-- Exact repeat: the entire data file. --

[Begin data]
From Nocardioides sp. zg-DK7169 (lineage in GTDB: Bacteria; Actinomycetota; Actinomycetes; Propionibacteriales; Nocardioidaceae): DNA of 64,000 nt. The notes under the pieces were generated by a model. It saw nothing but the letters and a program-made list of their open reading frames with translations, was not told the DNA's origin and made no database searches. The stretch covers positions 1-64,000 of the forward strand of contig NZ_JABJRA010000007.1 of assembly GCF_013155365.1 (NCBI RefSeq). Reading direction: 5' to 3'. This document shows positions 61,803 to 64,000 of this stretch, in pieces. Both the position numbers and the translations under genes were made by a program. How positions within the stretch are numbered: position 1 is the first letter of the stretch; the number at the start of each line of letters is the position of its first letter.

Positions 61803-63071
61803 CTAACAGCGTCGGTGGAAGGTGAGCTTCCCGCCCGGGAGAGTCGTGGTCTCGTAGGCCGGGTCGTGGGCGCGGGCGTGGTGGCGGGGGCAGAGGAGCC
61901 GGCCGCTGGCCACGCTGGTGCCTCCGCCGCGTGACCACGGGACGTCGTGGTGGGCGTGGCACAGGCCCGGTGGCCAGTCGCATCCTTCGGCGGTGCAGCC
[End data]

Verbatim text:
From Nocardioides sp. zg-DK7169 (lineage in GTDB: Bacteria; Actinomycetota; Actinomycetes; Propionibacteriales; Nocardioidaceae): DNA of 64,000 nt. The notes under the pieces were generated by a model. It saw nothing but the letters and a program-made list of their open reading frames with translations, was not told the DNA's origin and made no database searches. The stretch covers positions 1-64,000 of the forward strand of contig NZ_JABJRA010000007.1 of assembly GCF_013155365.1 (NCBI RefSeq). Reading direction: 5' to 3'. This document shows positions 61,803 to 64,000 of this stretch, in pieces. Both the position numbers and the translations under genes were made by a program. How positions within the stretch are numbered: position 1 is the first letter of the stretch; the number at the start of each line of letters is the position of its first letter.

Positions 61803-63071
61803 CTAACAGCGTCGGTGGAAGGTGAGCTTCCCGCCCGGGAGAGTCGTGGTCTCGTAGGCCGGGTCGTGGGCGCGGGCGTGGTGGCGGGGGCAGAGGAGCC
61901 GGCCGCTGGCCACGCTGGTGCCTCCGCCGCGTGACCACGGGACGTCGTGGTGGGCGTGGCACAGGCCCGGTGGCCAGTCGCATCCTTCGGCGGTGCAGCC